Keep your investments separate from your husband’s as your risk profiles may differ. Besides, you would not want to expose the entire corpus to risks (markets, concentration). Have individual accounts for respective investments and a joint account for household expenses and payment of EMIs. In case you need to support your parents financially, discuss the implications with your husband and work out goals and time-lines accordingly as the total investment would be lower. If your husband too needs to support his parents, then strict curbs on spending and usage of credit cards are required, as investments need to be channelised for joint and individual goals.

If you intend buying a house, do so only if you would occupy it as a family. Take a joint loan with your husband as both would enjoy tax benefits on principal and interest repayments. Then, if and when you plan to have children, plan for your maternity leave. Keep some extra cushion in the form of increased savings/emergency funds as you may face a situation wherein you would need to extend your maternity leave and go without pay. If you have a girl child, consider the Sukanya Samriddhi Yojana and mutual funds that allow you to invest on behalf of children (typically called children’s benefit or gift plan).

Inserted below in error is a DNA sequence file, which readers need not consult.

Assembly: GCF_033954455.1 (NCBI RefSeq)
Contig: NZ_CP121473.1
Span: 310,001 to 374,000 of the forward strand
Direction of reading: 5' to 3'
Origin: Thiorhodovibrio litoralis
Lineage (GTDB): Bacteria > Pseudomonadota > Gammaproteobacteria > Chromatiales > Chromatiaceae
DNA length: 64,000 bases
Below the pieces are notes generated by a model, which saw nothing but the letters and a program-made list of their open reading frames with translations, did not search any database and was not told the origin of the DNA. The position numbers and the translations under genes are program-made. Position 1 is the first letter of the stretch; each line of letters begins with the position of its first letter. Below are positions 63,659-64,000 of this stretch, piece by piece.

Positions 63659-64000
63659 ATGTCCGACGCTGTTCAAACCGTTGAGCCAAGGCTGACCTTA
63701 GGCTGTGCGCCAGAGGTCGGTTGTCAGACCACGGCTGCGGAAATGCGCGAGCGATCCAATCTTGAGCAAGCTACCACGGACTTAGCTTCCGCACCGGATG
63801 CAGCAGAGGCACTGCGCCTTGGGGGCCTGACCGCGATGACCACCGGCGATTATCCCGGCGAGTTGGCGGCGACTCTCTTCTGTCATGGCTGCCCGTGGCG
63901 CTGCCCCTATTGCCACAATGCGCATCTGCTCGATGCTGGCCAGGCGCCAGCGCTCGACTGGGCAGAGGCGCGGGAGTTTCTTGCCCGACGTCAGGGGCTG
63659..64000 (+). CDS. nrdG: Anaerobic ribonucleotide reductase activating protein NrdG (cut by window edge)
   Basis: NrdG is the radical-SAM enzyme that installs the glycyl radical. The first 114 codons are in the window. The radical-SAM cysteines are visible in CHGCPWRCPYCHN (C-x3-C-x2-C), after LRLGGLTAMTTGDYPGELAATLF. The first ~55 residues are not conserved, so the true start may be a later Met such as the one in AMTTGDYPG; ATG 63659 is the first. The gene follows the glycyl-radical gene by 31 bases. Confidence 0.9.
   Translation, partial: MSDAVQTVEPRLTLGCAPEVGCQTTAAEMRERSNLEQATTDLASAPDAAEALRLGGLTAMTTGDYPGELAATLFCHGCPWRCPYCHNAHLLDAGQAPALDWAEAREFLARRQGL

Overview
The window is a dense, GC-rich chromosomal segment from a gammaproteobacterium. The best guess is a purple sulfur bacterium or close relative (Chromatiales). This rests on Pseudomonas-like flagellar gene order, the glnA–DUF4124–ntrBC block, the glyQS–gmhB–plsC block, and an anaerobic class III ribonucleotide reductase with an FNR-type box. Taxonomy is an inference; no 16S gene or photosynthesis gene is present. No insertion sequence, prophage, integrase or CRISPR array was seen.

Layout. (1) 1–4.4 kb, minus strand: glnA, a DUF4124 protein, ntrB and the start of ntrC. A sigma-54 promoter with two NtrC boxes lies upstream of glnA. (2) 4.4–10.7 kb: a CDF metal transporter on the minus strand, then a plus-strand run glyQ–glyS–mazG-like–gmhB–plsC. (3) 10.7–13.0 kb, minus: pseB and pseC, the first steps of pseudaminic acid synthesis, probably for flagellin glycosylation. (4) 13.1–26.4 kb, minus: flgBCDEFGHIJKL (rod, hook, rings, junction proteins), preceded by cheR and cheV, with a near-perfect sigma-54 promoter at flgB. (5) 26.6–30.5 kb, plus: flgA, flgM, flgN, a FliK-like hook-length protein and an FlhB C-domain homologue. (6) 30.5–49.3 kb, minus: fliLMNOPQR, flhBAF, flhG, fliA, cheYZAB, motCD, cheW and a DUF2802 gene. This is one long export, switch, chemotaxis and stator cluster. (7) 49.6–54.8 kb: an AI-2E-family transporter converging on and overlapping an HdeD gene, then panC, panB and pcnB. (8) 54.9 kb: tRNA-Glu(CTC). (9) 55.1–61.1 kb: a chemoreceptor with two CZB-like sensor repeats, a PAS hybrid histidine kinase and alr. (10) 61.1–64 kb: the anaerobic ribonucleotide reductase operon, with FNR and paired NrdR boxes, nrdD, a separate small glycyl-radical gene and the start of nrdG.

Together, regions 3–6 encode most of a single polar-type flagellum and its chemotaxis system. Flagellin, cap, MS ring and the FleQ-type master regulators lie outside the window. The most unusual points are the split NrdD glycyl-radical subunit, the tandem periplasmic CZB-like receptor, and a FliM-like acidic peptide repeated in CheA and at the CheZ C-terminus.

Remember, the moment you get a hike in your salary, you must step up investments proportionately. Finally, add your child too to your medical policy or your husband’s. You can also consider adding your child’s name to your company’s group insurance policy.

Cover for her

Given the highly-stressed lifestyle of a woman today — irrespective of whether she is a home-maker or working — a health insurance cover is mandatory. This is more so,with instances of hypertension and heart disease rising even among women. So, take some time out of your daily chores and buy yourself a cover this Women’s Day.

Health insurance

These are indemnity plans that would reimburse the cost of treatment on hospitalisation up to the sum insured (SI) under the policy. Once you buy the cover, you can keep renewing it life-long and the policy will pay for all your medical expenses. The common exclusions are pre-existing diseases for a fixed two/three/four-year time-frame, congenital diseases, injuries from war and cosmetic surgery.